Montoya et al. 2006). In most previous studies of
natural networks, the associations were described as
being highly nested, and significantly so in comparison
with null models (Bascompte et al. 2003, Guimara
˜es et
5
hhttp://www.nceas.ucsb.edu/interactionweb/i
December 2008 3393DETERMINANTS OF NETWORK METRICS
al. 2006, 2007, Ollerton et al. 2007). However, a
heterogeneous abundance distribution alone, which is
typical for community samples, generates a nested
pattern when partners are randomly associated (Fischer
and Lindenmayer 2002, Lewinsohn et al. 2006). Our
analysis confirmed this effect for simulated neutral
networks and additionally demonstrates that the even-
ness of observed species frequencies (R
k
)greatly
FIG. 4. Effect of the heterogeneity in species observation records (R
k
) on unweighted (a–d) and weighted (e–h) network metrics
(see Table 1 for definitions). Simulated networks contain 30 310 species that interact randomly in the most generalized way,
unconstrained by trait matching. Heterogeneity of R
k
is displayed as Shannon evenness. For a given R
k
, mean with 95%CI for 100
networks is shown. The dashed line in (b) separates the range of R
k
leading to significantly nested networks according to a null
model used elsewhere (‘‘CE’’ in Guimara
˜es and Guimara
˜es [2006]) in all cases (100%) vs. none (0%)(n¼100 networks for each R
k
).
(c) The fit (r
2
value) of the power law (black circles) and truncated power law (gray circles) degree distribution, which correspond to
(d) differences in Akaike Information Criterion (DAIC) between both distributions. For evenness values higher than the dashed
line, the truncated power law provides a sufficiently better fit (mean DAIC .2). The inset in panel (e) shows the pattern for a
squared network (20 320 species). In (g), generality is shown as a quantitative weighted (qw) mean for the party with 10 species.
NICO BLU
¨THGEN ET AL.3394 Ecology, Vol. 89, No. 12
decreased nestedness: matrix temperatures increase with
increasing evenness of R
k
(Fig. 4b). Although a potential
impact of the abundance distribution has been appreci-
ated earlier (Jordano 1987), appropriate controls have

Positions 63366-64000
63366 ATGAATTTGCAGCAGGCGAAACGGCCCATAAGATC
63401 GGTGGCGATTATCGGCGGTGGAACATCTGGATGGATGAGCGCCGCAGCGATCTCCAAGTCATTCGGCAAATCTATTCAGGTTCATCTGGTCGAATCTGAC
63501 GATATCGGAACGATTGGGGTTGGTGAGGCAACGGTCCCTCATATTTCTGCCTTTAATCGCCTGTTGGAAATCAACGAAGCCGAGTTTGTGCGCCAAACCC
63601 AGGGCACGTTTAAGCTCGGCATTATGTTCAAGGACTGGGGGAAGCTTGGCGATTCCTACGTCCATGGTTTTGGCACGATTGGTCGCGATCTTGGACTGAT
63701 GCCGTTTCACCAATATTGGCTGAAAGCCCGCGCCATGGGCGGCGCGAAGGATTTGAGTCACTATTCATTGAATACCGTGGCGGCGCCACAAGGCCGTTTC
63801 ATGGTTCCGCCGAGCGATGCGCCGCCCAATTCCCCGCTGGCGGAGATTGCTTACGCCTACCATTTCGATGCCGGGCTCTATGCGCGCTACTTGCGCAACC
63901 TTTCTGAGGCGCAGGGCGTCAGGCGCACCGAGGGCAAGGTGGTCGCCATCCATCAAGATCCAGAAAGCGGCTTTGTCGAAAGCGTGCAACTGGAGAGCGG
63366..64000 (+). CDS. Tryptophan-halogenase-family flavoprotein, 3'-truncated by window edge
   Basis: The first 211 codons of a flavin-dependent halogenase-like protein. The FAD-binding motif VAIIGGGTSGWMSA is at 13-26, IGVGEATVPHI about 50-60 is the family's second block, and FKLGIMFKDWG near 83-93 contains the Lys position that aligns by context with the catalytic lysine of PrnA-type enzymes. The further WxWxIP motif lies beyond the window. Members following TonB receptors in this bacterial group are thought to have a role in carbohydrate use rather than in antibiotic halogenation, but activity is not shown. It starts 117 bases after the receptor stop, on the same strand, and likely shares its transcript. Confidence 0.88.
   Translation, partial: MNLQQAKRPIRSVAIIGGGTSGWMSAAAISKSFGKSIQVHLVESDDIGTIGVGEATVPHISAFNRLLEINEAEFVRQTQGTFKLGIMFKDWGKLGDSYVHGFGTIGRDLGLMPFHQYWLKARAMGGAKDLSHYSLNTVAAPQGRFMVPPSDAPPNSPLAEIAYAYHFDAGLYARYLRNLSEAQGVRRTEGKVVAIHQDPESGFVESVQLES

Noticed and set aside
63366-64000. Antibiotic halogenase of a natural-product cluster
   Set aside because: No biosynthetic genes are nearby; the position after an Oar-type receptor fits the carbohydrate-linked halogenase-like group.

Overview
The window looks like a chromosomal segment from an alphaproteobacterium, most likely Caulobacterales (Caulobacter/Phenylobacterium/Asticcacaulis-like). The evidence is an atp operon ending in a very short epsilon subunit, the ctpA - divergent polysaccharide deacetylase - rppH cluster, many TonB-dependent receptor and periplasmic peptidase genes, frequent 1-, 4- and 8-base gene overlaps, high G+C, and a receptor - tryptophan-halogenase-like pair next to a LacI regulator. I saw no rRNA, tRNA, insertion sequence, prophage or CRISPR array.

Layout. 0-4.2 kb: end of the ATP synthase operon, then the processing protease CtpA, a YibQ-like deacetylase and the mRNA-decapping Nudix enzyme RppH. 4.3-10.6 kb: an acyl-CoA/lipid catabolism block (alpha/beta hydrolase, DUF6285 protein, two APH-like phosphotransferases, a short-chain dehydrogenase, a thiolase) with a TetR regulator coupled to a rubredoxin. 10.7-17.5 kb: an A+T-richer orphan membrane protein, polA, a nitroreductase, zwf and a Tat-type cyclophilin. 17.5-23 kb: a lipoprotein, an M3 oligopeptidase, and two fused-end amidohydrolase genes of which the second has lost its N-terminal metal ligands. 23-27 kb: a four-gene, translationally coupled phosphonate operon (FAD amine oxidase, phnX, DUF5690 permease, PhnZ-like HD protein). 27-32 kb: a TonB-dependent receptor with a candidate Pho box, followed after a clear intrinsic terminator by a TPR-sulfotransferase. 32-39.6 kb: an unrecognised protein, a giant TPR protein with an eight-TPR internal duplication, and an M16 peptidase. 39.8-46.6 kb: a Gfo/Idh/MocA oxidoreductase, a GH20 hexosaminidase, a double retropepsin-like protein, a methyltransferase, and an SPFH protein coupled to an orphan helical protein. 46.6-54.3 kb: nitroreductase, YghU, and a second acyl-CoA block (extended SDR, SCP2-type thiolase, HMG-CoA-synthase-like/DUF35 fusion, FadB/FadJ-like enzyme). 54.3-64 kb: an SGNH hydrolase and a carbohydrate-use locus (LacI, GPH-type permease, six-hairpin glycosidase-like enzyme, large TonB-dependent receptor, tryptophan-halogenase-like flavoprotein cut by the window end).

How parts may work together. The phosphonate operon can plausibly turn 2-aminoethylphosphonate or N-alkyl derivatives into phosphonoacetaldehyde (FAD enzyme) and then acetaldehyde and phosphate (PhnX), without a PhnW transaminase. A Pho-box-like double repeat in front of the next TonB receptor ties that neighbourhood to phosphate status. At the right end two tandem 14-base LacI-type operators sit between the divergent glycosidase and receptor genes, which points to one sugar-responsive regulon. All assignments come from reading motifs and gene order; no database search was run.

been scarce, and nestedness has often been interpreted
directly in terms of specialization asymmetry.
As opposed to the original null models used in
community ecology and biogeography (Atmar and
Patterson 1993), most studies of nestedness in ecological
networks used null models that allowed a heterogeneous
distribution of the number of links among species and
were regarded as more conservative (Bascompte et al.
2003, Guimara
˜es et al. 2006, 2007, Ollerton et al. 2007).
Nestedness in many empirical networks was reported to
be significantly greater than expected by those earlier
null models. However, most of the networks generated
by our null model also lead to ‘‘significant nestedness’’ in
terms of previous null models, except randomized
associations with a nearly perfectly even R
k
(Fig. 4b).
This may be largely due to conceptual differences in the
null model algorithm (Fig. 3). Null models to evaluate
nestedness in ecological networks have so far been based
on the species degrees (unweighted links) rather than
frequency totals (but see Va
´zquez and Aizen 2003, Stang
et al. 2007); such marginal totals of species degrees are
typically less uneven than R
k
.
Therefore, nestedness is a common pattern of
empirical networks, but also of simulated networks
based on completely generalized interactions, where R
k
shapes the likelihood of interactions irrespective of trait
matching (Fig. 3). If partners associate randomly,
species are more likely to interact with common than
with rare partners. Singletons or rarely observed species
will be recorded interacting with common species,
producing a nested pattern. This should be considered
when comparing empirical data and interpreting nested-
ness as a biologically meaningful trait. For instance,
Santamarı
´a and Rodrı
´guez-Girone
´s (2007) used nested-
ness in order to test various trait models in plant–
pollinator interactions. These authors admit that null
models with random interactions alone explain the